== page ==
Jenessa Danielle Deleault is a 2015 graduate of the PsyD Program in Clinical Psychology at Antioch University, New England

Dissertation Committee

  • Theodore Ellenhorn, Ph.D., Committee Chair
  • Amanda Hitchings, Psy.D., Committee Member
  • David Arbeitman, Ph.D., Committee Member


postpartum depression, medical decision making, women, human females, new mothers

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Publication Date



This research study aims to understand the medical decision-making process for new mothers who may be experiencing depression, anxiety, or psychological distress following birth, and understanding their treatment preferences. This study replicates one by Patel and Wisner (2011), and was developed from their suggestions in further research. The goal was to replicate the methodology with a more diverse sample of new mothers. The study reviews recent literature on postpartum depression and anxiety, including, symptoms, etiology, risk factors, the impact on family functioning and child development, as well as the literature on medical decision-making. The Decisional Conflict Scale, the Problem-Solving Decision Making Scale, and the Control Preferences Scale were used to assess the decision-making process, desired control in problem solving and decision making, and decisional conflict. The results revealed that women preferred more collaborative problem solving related to diagnosing, and preferred to retain more responsibility related to decision making about treatment. The group of mothers who had made a decision about treatment endorsed statistically lower levels of decisional conflict versus those who had not made a treatment decision. Furthermore, respondents who endorsed a diagnosis of depression, anxiety, or a mood disorder (self-reported) also endorsed statistically lower levels of decisional conflict. In reference to decision making and preferences, there was no difference found between groups of respondents who endorsed psychological distress and those who did not. Regardless of symptoms, respondents indicated they preferred collaborative decision-making and wanted to retain control in the process.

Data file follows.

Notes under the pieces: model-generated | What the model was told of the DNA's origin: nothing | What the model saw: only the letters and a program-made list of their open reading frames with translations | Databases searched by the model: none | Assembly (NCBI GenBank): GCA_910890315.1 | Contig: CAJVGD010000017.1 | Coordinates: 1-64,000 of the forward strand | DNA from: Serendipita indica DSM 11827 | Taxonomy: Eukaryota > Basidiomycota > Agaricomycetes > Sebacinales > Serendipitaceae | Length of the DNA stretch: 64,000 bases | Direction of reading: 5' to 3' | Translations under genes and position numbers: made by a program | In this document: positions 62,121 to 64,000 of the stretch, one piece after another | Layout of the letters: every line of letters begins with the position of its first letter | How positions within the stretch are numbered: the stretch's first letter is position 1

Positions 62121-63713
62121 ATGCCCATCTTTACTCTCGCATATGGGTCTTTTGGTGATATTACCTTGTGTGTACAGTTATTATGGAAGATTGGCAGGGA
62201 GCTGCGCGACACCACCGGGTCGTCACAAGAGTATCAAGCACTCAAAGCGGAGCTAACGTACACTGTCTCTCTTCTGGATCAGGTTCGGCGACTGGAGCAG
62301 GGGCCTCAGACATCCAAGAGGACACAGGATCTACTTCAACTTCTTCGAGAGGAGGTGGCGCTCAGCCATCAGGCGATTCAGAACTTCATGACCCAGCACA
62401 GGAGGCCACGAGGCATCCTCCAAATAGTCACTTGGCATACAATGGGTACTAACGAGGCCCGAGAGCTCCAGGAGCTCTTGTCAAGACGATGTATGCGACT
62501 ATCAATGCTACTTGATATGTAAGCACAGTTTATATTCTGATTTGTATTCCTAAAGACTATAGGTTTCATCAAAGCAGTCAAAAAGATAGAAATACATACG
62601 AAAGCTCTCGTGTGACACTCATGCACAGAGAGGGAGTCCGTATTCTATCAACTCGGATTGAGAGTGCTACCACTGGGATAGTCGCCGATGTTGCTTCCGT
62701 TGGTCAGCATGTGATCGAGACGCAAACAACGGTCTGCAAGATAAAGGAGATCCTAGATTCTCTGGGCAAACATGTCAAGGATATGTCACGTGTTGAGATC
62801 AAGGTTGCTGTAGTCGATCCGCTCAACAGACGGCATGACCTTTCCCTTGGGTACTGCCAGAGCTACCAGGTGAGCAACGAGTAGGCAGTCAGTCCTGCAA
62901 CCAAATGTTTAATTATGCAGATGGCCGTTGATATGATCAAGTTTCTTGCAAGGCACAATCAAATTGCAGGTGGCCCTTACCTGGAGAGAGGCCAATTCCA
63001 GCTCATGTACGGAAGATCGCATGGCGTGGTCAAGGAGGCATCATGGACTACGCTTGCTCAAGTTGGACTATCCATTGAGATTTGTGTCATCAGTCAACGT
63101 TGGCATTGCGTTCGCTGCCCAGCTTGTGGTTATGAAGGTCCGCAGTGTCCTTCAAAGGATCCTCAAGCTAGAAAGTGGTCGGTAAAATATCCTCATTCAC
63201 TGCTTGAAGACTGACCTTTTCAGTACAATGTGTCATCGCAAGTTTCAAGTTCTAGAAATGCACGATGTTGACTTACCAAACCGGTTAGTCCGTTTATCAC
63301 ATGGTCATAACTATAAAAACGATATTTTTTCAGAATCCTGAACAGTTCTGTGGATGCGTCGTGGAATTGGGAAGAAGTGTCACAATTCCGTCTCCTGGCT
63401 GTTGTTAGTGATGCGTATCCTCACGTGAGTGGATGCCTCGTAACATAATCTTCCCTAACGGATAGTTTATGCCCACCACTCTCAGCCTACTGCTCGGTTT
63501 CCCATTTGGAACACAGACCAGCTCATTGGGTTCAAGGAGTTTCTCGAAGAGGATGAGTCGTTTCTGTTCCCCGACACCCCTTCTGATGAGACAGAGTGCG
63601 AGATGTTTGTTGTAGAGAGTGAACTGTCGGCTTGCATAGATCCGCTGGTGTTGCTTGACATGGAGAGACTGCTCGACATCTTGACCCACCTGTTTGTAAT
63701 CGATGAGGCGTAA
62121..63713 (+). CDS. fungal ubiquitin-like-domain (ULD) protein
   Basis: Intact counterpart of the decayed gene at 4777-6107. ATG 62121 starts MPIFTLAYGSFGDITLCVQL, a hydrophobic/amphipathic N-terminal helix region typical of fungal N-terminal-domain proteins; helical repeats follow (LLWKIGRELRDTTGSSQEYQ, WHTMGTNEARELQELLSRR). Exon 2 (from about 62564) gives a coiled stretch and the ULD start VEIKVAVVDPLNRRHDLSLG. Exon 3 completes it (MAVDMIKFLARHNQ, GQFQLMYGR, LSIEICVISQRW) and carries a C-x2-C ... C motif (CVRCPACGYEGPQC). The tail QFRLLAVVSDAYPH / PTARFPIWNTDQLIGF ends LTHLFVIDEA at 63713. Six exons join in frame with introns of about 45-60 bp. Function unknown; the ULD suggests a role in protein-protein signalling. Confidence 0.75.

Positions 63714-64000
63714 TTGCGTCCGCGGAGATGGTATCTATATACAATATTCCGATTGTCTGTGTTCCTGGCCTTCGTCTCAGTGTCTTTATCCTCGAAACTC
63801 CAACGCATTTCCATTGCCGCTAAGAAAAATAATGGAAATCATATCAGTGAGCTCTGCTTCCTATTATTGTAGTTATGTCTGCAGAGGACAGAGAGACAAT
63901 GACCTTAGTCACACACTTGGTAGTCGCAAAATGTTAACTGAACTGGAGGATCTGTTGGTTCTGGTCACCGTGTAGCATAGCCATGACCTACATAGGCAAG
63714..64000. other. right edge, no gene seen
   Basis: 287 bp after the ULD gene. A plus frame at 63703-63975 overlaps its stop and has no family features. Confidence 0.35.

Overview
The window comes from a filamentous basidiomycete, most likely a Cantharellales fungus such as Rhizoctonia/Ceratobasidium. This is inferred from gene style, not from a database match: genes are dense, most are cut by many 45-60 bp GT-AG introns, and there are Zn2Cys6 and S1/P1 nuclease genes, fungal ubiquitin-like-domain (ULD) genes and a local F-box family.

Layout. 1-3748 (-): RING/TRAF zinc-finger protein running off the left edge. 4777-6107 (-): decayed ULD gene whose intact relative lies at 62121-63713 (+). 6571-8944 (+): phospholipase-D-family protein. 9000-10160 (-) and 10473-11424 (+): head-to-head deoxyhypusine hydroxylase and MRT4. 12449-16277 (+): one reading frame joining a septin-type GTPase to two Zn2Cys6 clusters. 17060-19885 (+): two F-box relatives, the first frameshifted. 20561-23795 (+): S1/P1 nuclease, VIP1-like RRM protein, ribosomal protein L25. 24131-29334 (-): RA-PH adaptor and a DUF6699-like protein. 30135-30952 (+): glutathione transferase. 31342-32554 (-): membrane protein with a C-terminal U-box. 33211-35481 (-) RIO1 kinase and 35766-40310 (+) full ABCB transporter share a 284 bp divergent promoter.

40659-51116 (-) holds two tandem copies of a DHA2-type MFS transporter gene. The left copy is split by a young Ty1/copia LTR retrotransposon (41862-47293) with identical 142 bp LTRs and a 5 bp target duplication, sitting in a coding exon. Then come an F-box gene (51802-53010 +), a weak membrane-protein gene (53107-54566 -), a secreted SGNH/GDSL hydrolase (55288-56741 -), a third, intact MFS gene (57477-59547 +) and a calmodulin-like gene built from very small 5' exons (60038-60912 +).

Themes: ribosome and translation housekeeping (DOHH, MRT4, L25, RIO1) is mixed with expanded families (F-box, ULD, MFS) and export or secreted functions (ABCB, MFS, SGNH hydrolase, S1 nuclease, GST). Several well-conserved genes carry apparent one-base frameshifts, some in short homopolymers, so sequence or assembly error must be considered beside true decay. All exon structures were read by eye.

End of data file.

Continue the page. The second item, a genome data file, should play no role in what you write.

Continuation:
ORCID Scholar ID # 0000-0003-2929-3444